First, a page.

Eunice Conley: So it was like the first year–first election that I was not a part of. I was not allowed to run my polling place–it was kind of devastating for me, and it was so hard, because I'd never checked the election stats and all that. That's all I could do. So imagine all day long, I'm–

    Interviewer: Checking it.

    Eunice Conley: -- you know, checking, checking, still checking. I'm googling, I'm watching TV, and all this. But normally, I'd never check the election stats or anything until a couple days after the election, because I'm usually in the polling place and I don't have time to be seeing and all that. And then I don't want to be electioneering or, you know, be biased in any way and influencing anybody's decisions that they make on Election Day. So I just don't–I absentee vote because of the fact that I want to get that done before. And I can't change anything, none of that. It's already done. So normally, as soon as they open up the polls, as far as absentee voting– the first day I absentee vote, send it in, and I'm done.

    Interviewer: You were ahead of your time with the absentee vote.

    Eunice Conley: Yeah.

    Interviewer: Wow.

    Eunice Conley: So it was like, Wow.

    Interviewer: So January and February, you're just kind of hearing things and then come April, this big thing that you do all the time, you can't do. Are you leaving your house? What's like a day– [multiple speakers]

    Eunice Conley: I didn't leave my house. I was not around–you know, I was quarantining before they told us to quarantine.

    Interviewer: You’re really ahead of things.

    Eunice Conley: So come May and I had already– every year, I have a trip. My birthday is in May. My mom's birthday is in May. My father's birthday is in May. My little brother's birthday is in May. And then that’s Mother's Day.

    Interviewer: Right.

    Eunice Conley: Most of my family is in Alabama. So what I do is, beginning of May, I go down to Alabama and I'll stay until after my birthday, which is the end of May. So for the month of May, I'm usually in Alabama. This time, I had these tickets already, and they hadn't banned travel or anything. And so I'm suited and booted, mask, face mask, hand sanitizer. I got a whole container of wipes with me in the airport. I mean, me and my daughter are like walking hazmat suits, and it's–a little side note, this guy–we were in the terminal waiting to get on our plane, and I get assisted. They wheelchair me to the gates. So I'm sitting at the gate in a wheelchair, and this man on the other side of me coughs, and the airport went silent. I mean, you can hear crickets. And when he coughed, I literally shrink into a (unintelligible). My daughter just bust out laughing at me, because I'm like, Oh my God, you know, this man done coughed. Oh Lord, is that the rona?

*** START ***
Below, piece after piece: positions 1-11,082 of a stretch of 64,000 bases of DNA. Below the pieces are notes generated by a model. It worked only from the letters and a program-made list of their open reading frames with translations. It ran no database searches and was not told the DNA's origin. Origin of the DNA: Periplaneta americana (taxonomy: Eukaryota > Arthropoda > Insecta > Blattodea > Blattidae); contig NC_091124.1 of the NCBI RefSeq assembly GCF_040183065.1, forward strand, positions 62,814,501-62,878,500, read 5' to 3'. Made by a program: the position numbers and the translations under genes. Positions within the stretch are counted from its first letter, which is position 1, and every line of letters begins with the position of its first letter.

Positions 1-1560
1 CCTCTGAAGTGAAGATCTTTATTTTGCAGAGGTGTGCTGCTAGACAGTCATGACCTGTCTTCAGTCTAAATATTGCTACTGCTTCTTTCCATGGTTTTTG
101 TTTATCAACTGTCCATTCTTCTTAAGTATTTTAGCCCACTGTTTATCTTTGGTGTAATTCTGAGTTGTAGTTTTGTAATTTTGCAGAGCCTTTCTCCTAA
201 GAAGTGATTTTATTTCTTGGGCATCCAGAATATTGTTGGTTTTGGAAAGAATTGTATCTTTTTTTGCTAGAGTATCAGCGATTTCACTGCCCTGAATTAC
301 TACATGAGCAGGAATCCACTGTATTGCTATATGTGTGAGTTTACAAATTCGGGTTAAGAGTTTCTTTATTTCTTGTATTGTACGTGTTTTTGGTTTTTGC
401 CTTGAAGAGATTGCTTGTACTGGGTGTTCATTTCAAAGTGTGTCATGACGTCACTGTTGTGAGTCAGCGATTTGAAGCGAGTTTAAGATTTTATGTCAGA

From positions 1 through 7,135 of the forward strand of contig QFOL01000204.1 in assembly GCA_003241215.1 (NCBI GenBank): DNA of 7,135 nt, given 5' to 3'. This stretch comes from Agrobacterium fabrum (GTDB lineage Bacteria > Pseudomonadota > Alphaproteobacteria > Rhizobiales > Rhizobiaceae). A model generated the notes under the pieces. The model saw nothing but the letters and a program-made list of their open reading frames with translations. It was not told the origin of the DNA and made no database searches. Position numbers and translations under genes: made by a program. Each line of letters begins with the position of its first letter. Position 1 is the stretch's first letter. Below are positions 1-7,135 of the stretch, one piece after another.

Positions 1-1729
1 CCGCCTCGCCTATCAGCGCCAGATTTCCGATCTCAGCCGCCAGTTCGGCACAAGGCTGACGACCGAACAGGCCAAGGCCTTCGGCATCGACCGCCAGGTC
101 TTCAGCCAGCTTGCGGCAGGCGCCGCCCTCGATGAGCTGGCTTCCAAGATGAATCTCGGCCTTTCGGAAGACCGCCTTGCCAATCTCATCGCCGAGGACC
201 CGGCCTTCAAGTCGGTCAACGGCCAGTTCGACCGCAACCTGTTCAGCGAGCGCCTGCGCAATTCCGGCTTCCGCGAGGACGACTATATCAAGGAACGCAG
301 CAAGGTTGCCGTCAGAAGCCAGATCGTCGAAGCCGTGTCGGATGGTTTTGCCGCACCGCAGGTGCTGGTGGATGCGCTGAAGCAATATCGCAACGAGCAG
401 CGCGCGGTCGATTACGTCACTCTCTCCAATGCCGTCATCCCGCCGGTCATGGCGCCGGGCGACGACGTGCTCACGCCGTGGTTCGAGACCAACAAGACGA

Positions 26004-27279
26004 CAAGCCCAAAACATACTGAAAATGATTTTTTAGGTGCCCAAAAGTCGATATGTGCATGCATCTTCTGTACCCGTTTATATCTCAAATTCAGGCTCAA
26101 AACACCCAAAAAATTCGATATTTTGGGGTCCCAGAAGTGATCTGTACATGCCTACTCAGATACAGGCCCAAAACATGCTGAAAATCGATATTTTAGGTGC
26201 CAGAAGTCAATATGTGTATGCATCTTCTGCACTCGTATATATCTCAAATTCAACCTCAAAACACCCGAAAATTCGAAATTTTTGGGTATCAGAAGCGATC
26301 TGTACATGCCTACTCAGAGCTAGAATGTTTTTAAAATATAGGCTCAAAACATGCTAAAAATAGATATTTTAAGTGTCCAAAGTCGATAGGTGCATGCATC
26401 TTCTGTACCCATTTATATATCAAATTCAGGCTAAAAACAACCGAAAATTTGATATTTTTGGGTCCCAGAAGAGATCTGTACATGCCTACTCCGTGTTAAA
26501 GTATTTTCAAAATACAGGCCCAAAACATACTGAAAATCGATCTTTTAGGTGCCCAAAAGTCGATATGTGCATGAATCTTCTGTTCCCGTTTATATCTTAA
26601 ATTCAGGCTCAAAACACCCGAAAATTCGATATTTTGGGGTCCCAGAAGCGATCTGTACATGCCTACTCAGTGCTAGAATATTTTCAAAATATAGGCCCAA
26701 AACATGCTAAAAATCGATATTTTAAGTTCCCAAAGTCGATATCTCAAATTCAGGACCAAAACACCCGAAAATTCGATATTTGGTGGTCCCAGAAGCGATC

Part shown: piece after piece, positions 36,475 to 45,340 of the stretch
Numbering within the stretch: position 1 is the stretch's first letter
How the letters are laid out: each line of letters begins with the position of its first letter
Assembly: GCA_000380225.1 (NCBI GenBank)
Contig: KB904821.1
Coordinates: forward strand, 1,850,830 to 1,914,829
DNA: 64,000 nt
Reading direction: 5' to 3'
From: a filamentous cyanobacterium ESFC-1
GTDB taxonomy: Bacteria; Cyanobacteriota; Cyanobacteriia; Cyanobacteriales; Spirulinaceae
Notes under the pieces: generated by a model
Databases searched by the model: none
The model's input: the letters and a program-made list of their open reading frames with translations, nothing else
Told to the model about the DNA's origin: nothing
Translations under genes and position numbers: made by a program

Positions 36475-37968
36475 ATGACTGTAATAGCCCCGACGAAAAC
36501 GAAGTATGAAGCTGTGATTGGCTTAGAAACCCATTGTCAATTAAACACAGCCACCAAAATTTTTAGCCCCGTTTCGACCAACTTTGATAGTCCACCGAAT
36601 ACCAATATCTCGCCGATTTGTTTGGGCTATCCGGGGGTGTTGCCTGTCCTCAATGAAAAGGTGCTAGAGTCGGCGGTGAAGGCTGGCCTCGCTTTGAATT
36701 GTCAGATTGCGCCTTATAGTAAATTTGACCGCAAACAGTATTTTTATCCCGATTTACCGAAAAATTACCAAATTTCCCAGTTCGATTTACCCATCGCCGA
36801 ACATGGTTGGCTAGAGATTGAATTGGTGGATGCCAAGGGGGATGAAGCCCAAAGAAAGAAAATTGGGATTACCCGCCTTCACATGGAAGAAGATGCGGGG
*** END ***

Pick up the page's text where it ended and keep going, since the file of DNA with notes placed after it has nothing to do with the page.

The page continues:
Interviewer: Yeah, you were afraid. Yeah.

    Eunice Conley: It was so crazy. But my god sister, she's like a sister. She's my sister. And she drove us to Milwaukee to the airport, and she dropped us off. And then she said, Well, I'm going to leave from here to go to Chicago because I want to see–she want to see about–her husband's mother-in-law was just getting released from the hospital, and so she wanted to go and see her. And we hugged and kissed and said our goodbyes, and that was the last time I saw her.

    Interviewer: Oh, no.

    Eunice Conley: She went to Chicago and picked up the rona while she was there. And by May 15th, she made a Facebook post. She had been talking back and forth with my mom, but she made a Facebook post. If you have not been tested, please go get tested, because I have COVID-19. If you've been around me, please go get tested. And so me and my daughter are like, we just rolled from Madison to Milwaukee in the car with you.

    Interviewer: Right. And hugged and kissed her.

    Eunice Conley: Yeah. And so instantly, we are quarantining. However, my mother is bedridden and my mother has an extremely compromised immune system. And because she's bedridden, she can't even get up and go–you know. So everybody has to come to her. So if we go around her now–but see, we've already been around her.